If you experience problems with your thesis, know that you are not alone. Thousands of students before you have been asking themselves, “What can help me write a thesis without spending the rest of my life doing so?”, and thousands will certainly keep asking it after you’ve successfully gone to your viva and received your Ph.D. It is for your and their sake that we’ve gathered this set of tips and suggestions – feel free to use them as you see fit!
You may join an online accountability group or simply arrange it with a buddy of yours to contact him at regular intervals and tell them about your progress. How fast you write your thesis, whether you manage to reach your milestones according to the system of deadlines you’ve given yourself, whether you procrastinate – report to them. Having somebody else besides yourself as your supervisor can seriously improve the level of your discipline. You will no longer run around pleading, “If only someone could help me write a thesis!”, instead of asking yourself “How can I meet my next deadline?”
Find and Analyze the Sources Before Starting to Write
It may sound obvious, but you should have a working thesis before you start writing it down. Locate the information sources, read and analyze them. Which points of view seem to be prevalent in your chosen field? Will you be able to find enough material in support of your idea? Does this or that author clearly have an agenda? Do they make points they later retract? Can you find a chink in the armor of their argumentation? Only after you’ve read through the main sources you may begin thinking to write a thesis!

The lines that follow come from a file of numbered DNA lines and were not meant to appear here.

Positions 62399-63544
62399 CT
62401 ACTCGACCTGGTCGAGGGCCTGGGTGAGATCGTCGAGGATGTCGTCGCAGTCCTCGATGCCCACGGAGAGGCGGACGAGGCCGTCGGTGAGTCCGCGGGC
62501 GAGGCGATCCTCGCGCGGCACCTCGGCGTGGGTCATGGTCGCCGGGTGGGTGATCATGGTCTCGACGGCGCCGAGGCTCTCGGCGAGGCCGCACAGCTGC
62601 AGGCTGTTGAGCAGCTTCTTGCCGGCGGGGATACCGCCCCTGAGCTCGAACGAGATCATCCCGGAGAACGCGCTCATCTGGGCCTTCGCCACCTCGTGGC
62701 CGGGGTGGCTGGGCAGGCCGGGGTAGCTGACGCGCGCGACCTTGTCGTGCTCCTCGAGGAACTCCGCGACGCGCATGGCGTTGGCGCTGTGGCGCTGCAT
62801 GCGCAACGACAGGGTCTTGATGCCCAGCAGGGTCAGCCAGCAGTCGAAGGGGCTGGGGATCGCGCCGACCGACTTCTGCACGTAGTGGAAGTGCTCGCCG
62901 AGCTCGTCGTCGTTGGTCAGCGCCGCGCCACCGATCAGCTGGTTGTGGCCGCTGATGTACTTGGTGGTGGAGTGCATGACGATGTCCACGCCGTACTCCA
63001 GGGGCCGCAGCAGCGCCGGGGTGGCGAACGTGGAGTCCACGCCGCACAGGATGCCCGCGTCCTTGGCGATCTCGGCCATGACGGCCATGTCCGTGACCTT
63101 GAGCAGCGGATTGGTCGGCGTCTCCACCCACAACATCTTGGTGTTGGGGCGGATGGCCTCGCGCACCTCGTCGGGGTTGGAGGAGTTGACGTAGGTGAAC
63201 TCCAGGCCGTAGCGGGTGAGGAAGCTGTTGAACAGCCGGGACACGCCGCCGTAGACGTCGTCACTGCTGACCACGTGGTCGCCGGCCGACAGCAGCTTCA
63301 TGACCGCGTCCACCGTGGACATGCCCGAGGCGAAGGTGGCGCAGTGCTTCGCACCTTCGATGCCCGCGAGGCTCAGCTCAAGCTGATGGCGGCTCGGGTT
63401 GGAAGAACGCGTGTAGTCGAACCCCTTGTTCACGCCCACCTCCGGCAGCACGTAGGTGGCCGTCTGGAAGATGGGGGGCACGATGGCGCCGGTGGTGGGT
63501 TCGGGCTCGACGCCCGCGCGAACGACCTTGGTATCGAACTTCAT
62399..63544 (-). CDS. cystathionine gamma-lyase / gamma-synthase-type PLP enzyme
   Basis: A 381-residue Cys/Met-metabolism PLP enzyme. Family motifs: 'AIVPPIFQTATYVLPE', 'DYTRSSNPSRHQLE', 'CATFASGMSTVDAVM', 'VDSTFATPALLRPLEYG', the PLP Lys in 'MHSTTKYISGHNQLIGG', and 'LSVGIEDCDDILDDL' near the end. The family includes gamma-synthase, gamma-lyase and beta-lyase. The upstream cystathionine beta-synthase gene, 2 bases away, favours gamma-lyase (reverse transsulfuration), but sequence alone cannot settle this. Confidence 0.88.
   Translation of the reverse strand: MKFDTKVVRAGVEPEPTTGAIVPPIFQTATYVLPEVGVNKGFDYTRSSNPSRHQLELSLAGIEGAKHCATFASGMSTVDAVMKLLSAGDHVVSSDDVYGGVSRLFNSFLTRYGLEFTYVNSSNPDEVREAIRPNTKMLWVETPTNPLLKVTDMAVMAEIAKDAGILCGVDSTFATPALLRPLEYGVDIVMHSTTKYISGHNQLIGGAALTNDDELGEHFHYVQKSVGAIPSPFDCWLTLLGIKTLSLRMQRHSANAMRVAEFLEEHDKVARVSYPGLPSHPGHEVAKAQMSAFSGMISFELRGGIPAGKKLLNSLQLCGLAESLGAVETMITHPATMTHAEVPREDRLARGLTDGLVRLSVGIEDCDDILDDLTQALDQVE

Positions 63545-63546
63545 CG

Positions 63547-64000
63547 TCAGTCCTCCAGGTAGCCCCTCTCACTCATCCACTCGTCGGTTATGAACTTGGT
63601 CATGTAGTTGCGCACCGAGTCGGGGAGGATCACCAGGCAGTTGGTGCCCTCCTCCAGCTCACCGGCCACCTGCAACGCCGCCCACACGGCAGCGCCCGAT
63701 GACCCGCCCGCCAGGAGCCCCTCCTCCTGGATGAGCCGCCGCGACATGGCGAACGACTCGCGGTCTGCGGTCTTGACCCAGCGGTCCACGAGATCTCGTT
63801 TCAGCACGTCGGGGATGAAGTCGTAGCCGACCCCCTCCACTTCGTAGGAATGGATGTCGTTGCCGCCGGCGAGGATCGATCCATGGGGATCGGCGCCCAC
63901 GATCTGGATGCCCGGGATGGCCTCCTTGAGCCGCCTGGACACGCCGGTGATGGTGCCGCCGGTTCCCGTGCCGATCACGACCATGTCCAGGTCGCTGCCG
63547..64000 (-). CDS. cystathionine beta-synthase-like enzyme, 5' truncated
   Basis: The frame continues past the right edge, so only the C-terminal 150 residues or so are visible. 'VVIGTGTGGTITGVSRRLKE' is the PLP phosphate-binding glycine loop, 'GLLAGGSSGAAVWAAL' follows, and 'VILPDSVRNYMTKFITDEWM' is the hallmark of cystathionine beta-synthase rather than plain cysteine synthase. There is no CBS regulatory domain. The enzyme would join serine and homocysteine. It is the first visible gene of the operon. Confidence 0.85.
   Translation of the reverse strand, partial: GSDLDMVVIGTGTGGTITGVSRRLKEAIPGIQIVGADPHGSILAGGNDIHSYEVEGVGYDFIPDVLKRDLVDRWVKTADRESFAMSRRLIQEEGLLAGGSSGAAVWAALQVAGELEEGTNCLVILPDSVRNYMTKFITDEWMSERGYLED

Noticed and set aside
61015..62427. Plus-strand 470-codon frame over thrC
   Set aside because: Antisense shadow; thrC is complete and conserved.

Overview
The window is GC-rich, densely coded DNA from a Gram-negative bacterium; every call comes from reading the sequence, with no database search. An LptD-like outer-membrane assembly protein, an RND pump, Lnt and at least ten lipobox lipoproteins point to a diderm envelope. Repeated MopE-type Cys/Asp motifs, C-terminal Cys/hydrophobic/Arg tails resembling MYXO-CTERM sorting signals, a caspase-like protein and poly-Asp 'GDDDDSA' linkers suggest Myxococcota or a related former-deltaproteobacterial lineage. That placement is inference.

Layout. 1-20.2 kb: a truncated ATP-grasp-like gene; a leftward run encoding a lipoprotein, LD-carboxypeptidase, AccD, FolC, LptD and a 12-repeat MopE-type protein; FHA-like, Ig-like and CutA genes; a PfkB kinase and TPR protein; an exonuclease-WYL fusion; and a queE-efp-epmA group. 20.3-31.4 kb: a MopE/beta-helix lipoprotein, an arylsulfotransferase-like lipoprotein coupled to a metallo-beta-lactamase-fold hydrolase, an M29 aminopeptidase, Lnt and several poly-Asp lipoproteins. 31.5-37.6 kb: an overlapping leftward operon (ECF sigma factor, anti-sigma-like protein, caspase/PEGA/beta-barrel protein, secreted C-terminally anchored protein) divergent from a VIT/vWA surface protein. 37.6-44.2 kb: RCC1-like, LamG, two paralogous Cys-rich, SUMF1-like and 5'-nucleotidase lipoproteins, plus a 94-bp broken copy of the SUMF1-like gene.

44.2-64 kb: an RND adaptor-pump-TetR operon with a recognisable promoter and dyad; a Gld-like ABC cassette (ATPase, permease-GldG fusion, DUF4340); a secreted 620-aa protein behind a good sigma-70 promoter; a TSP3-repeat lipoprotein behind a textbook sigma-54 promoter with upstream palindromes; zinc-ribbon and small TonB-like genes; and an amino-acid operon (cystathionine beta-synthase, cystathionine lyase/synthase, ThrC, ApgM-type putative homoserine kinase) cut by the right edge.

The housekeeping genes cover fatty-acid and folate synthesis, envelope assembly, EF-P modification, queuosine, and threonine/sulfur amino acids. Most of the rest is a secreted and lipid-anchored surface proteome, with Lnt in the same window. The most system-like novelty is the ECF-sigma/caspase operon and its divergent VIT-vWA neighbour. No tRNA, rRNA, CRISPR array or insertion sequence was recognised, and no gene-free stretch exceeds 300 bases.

Don’t Be a Perfectionist
Perfectionism is the worst shackles you can put on yourself. It will force you to return to already completed passages to review and improve them, even though your time can be better applied to work on fresh segments of your thesis. The time left until the viva may seem like a lot, but it is never enough. Make it your rule not to revise parts you’ve already written unless you have to introduce major changes into them due to recent findings – or have already completed the rest of the paper. Aim to finish your thesis at least two weeks ahead of the deadline
You never know what else needs to be done. You may suddenly find out that your supervisor dislikes some fundamental part of your approach, and large parts of your thesis have to be rewritten. You may have made mistakes in formatting that will take a long and painstaking revision to root them all out. Possibilities for failure are endless.
Don’t Be Afraid to Ask for Help
You have a supervisor whose job is to guide and help you, but it is not the only opportunity you have. Friends, people who have already received their Ph.D., reliable writing services like DoMyThesis.net, online educational resources – all of them are at your service, you just have to ask.
Always know what questions you are asking. You should be able to boil down your entire thesis statement into a single sentence. If you cannot do it, your point is too vague, and you should try to focus more. Talk to your supervisor he has dealt with dozens of situations like yours. Also, he/she can give some advice on how you can concentrate your attention on a particular point. It’s also important when you decide to write a thesis.
Don’t Wait for Inspiration
A thesis is written not through inspiration but through regular hard work. Set aside a certain amount of time every day to work on your thesis and do it without fail. After a while, it will turn into a habit. You still won’t feel like writing your thesis (nobody ever does), but it won’t be as painful for you to sit down and start writing. Remember – if you wait for inspiration, it will never come. If you simply start writing, the ideas will start to pop up in your head as you go along.
We hope that these tips can help you deal with your problem and make you write a thesis more successfully. Start using them now and you will see the difference right away!
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